“Ronald and Lani Riches purchased the property and painstakingly restored it,” says Kracek. “They hired an archaeologist to perform a dig and discover where the original outbuildings stood and they later rebuilt them. The cottage alongside our ponds stands where the original schoolhouse was constructed.”

 

The restoration process also revealed artifacts original to Monmouth around the home and grounds. “They found one of the marble fireplaces in the woods near the edge of the property line, damaged but largely intact,” says Kracek. “They also found a blanket believed to belong to the Quitman children with a log cabin design popular during the era, which is now framed upstairs.” The home’s marble fireplace has been returned to the parlor where it stood originally. 

“When the Riches reached retirement age, they returned to California, and the home passed to Nancy and Warren Reuther,” says Kracek. “They’ve continued to elevate the property, but also maintain the historical elements that make Monmouth special.” 

 

Nancy spends a considerable amount of time at Monmouth, something she wasn’t anticipating before purchasing the property. “We are from New Orleans, and you know we have The Grand and several other Mississippi properties, and I just imagined I’d continue doing things from there. But, you really have to be here with a home like this. It’s always a work in progress with a building this old and these grounds.” 

 

Nancy purchases period art and antebellum antiques to supplement the original materials as well as the significant restoration work done by the Riches. Items original to the home include wedding portraits of Eliza and John, Eliza’s antebellum china, silver dinner goblets, crystal chandeliers and several personal items of John Quitman’s including his traveling bar, wooden desk, and king size canopy bed. It’s where he died, and also where guests sleep who stay in the Quitman suite, above John’s study.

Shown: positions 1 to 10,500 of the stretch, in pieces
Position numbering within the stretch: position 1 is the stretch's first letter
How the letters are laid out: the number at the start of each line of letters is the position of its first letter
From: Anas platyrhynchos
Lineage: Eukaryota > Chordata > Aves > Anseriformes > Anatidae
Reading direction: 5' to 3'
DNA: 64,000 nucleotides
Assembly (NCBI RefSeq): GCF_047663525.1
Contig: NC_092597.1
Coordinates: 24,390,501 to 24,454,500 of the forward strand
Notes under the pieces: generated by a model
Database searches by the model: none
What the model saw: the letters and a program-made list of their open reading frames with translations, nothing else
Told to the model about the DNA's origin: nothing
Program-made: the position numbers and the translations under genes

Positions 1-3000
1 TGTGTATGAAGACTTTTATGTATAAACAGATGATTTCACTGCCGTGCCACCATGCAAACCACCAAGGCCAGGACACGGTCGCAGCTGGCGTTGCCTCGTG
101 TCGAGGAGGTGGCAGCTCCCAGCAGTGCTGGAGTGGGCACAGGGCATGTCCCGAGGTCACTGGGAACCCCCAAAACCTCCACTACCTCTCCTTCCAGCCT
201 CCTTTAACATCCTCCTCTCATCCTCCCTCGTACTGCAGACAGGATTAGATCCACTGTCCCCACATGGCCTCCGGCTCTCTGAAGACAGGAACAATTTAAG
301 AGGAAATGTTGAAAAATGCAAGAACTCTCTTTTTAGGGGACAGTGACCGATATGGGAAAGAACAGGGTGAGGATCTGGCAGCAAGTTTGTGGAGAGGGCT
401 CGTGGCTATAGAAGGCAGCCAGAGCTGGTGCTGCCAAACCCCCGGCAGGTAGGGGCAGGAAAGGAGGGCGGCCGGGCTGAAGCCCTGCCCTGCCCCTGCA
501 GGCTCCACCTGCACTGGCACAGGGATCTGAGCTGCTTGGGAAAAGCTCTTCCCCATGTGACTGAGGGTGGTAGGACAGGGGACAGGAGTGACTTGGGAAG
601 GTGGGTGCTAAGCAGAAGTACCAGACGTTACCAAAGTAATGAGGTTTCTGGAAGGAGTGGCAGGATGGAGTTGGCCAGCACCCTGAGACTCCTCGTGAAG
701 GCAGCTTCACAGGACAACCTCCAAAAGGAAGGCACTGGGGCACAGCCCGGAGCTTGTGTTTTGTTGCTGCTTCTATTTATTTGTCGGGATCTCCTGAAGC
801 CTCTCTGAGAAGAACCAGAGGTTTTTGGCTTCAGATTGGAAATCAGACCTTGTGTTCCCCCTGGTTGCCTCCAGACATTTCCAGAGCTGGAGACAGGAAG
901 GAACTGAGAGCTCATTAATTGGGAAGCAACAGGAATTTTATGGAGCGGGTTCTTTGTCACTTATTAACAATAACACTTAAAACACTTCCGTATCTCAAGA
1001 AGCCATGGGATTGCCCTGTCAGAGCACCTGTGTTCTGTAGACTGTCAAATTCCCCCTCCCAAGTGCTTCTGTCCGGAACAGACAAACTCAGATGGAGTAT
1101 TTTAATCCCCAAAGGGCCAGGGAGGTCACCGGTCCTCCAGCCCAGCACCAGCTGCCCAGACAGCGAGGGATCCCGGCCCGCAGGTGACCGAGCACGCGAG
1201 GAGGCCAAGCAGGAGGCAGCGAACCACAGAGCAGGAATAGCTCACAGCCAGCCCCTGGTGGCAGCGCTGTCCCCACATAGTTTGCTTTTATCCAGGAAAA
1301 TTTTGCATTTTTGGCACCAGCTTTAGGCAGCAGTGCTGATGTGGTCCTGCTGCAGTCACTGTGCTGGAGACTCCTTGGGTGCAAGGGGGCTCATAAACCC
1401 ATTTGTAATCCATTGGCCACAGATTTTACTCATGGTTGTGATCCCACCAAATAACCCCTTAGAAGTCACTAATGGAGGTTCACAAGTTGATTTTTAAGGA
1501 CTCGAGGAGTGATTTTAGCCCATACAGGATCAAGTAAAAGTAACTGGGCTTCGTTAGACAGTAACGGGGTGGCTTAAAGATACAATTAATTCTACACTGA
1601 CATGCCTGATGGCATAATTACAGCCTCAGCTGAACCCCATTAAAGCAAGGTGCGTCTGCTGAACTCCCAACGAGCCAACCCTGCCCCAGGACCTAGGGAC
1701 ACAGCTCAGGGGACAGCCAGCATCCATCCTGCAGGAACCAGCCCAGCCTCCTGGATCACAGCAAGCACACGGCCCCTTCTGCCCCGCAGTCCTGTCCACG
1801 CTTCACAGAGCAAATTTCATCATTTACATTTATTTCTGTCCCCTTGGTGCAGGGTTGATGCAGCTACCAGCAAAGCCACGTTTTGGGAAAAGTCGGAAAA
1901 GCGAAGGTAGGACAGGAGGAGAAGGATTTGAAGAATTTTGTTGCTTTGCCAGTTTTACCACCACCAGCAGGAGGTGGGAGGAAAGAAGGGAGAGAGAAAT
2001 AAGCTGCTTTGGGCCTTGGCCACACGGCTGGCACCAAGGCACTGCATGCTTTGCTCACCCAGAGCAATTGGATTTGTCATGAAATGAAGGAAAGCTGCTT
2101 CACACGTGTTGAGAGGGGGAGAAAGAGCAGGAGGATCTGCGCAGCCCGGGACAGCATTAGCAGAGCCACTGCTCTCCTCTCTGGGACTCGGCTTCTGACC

John’s desk and bar sit in the Quitman study, where guests at Monmouth enjoy complimentary hors d'oeuvres from 5-7 each day adjacent to the Quitman lounge, which offers a full bar as well as casual and fine dining options. 

 

Guests (and visitors to the estate), looking to dine inside the main house opt for Restaurant 1818, which does require reservations. Parties larger than eight can sit inside the original dining room, where Eliza’s china is on display as well as antebellum clocks and other fine antiques. The menu is a mixture of New American cuisine with French Creole inspiration. Appetizers include fried green tomatoes with lump crab and remoulade and a mushroom toast with toasted baguette, local mushrooms, and a creamy madeira sauce. There is also gumbo, duck, seasonal Gulf fish, and a tender filet with a dark, mushroom pan jus. Bread pudding and a bourbon pecan pie with chocolate ganache round out the menu. 

 

In the morning, guests get the pleasure of Ms. Mary’s breakfast. She has cooked at Monmouth for 30 years. “When we bought the home from the Riches, everything changed over at midnight, and we kept the entire staff,” says Nancy. “It’s part of what makes it so authentic here. Roosevelt (server and bartender) has also been here for almost 30 years. Everyone who visits loves them.” 

Between Monmouth’s garden rooms, where guests eat breakfast, and the main house, manicured herb and rose gardens surround paths that weave around the grounds. There are stones with moss between the cracks, and a wooden bridge overlooking water where turtles and ducks make their way through cypress knees and tangled roots. 

 

Out front, giant cypresses planted hundreds of years ago frame the house, draped with Spanish moss and fronting blooming gardenias. “This is the perfect time of year to visit, with the gardenias and the wisteria blooming,” says Nancy. “It’s gorgeous, and on top of that Natchez is the most romantic city on the Mississippi.”